In 17th century France, a man named Tabarin performed for the royal court. He sang danced, told jokes and with stories otherwise improvised his role as the first and most famous Parisian Charlatan. Though he performed for the House of Bourbon by day, it was by night that he took to the streets: digesting what he'd learned and seen at court with the clever disguised of street performance. While political gatherings were considered unlawful in the middle ages, his audiences are believed by historians to be among the 'Whispers to the French Revolution."
Charlatan Magazine was conceived during the 2008 election year as both a reaction and response to the State of California's Proposition 8. Herein, Church, State, and Law collided in what is described as the only instance in U.S. history where civil and pre-existing rights were taken away from a specific and targeted minority. But when a consortium of Citizen Journalists determined to merge current events with critical commentary on business, society, politics, religion and style, they effectively fused the chasm between liberal and conservative ideals into a canon of one news source.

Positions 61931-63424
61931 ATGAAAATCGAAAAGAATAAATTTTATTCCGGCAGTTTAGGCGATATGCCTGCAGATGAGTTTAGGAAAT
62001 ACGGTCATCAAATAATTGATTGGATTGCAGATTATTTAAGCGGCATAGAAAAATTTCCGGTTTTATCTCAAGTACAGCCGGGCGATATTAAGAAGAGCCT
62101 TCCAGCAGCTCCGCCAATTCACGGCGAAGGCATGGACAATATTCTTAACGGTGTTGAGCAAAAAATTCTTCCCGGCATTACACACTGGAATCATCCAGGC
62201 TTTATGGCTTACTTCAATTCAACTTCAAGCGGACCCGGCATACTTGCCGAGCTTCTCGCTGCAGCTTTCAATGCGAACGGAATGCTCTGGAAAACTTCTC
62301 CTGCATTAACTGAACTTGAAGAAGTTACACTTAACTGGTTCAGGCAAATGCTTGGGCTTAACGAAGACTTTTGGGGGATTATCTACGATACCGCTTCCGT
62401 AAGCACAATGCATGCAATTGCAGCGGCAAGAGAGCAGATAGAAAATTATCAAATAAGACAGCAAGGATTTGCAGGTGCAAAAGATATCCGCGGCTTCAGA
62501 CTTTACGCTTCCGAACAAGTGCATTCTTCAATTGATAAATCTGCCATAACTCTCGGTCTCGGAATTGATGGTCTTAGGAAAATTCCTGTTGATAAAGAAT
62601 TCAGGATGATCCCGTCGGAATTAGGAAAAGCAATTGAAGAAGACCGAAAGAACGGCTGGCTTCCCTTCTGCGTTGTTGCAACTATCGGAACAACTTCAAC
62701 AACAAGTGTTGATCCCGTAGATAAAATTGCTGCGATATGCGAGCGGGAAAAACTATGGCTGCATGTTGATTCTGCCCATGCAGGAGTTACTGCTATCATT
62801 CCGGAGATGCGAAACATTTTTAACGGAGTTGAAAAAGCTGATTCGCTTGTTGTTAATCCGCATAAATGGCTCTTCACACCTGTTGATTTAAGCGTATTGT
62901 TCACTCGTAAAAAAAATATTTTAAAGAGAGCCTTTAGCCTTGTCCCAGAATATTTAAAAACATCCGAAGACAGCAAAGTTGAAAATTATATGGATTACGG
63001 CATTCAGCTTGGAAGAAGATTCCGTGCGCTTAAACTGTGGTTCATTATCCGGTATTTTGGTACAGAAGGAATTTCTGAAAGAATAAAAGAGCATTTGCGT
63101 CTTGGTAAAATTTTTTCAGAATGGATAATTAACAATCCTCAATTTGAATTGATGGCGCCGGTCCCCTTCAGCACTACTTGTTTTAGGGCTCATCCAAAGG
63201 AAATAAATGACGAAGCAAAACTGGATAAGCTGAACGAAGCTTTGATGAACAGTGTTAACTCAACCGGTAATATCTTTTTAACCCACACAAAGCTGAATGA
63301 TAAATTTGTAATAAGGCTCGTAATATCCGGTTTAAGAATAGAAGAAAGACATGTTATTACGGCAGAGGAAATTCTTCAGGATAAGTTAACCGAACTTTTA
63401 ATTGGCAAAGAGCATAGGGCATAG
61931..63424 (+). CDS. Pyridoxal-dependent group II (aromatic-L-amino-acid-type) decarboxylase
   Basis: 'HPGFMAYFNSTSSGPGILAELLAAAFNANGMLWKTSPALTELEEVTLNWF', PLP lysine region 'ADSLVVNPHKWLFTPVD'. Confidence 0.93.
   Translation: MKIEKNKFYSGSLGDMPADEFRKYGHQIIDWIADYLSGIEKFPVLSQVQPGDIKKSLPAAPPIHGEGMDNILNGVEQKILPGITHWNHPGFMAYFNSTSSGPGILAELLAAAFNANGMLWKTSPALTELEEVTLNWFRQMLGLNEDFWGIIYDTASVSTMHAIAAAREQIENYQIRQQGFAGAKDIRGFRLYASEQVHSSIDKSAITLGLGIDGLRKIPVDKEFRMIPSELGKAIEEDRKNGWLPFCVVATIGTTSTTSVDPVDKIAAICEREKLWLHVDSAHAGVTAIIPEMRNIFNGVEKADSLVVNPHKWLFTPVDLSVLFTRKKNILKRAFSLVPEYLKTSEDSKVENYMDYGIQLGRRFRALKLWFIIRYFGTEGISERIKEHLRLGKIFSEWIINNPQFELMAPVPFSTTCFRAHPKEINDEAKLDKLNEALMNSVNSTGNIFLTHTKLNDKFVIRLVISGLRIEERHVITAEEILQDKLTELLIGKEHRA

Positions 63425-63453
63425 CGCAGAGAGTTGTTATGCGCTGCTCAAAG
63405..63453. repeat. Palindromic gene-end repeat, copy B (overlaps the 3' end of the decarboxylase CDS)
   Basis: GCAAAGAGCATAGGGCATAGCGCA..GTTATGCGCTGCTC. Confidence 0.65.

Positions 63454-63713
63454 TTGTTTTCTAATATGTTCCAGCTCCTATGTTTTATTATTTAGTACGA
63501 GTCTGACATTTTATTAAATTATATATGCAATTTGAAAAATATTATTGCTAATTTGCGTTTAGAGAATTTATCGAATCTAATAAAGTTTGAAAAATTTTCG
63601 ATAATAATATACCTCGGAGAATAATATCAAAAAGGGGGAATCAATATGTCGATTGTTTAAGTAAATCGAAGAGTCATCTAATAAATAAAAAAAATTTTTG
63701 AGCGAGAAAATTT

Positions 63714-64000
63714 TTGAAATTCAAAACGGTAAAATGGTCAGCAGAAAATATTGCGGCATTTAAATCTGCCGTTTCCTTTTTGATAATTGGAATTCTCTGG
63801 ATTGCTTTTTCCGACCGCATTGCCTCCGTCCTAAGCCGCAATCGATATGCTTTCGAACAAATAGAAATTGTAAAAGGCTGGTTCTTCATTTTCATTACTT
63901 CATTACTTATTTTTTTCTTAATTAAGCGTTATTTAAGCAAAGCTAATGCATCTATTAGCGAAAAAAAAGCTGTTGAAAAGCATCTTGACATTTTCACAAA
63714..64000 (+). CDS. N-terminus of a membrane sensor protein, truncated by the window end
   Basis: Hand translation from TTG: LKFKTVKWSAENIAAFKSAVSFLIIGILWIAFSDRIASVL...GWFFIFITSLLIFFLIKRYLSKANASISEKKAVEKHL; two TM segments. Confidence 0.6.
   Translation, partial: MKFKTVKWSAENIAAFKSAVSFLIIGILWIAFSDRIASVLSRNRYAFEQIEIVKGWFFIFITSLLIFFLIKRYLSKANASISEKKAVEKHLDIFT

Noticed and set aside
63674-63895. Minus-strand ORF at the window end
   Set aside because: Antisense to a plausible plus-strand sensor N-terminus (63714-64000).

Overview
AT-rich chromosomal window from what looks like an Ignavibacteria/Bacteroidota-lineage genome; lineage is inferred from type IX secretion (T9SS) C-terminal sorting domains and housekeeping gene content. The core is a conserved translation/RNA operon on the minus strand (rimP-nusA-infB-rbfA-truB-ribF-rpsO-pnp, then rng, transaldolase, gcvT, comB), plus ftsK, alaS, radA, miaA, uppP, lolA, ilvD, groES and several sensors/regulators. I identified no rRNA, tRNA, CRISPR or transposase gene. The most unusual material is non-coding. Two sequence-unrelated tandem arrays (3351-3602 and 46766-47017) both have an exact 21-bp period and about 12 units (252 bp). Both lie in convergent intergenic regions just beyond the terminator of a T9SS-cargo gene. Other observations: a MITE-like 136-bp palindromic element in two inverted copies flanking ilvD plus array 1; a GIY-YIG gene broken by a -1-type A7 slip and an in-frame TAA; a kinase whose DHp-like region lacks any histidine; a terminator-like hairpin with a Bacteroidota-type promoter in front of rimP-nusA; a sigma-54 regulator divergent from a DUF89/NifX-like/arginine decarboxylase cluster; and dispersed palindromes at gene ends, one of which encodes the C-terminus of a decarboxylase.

Thus, it is the sole and singular mission of Charlatan Magazine to introduce the ladies and gentlemen of the world: to chronicle their histories, connect their concerns, indemnify their customs and to direct, enlighten and endow the approach to culture-as-lifestyle.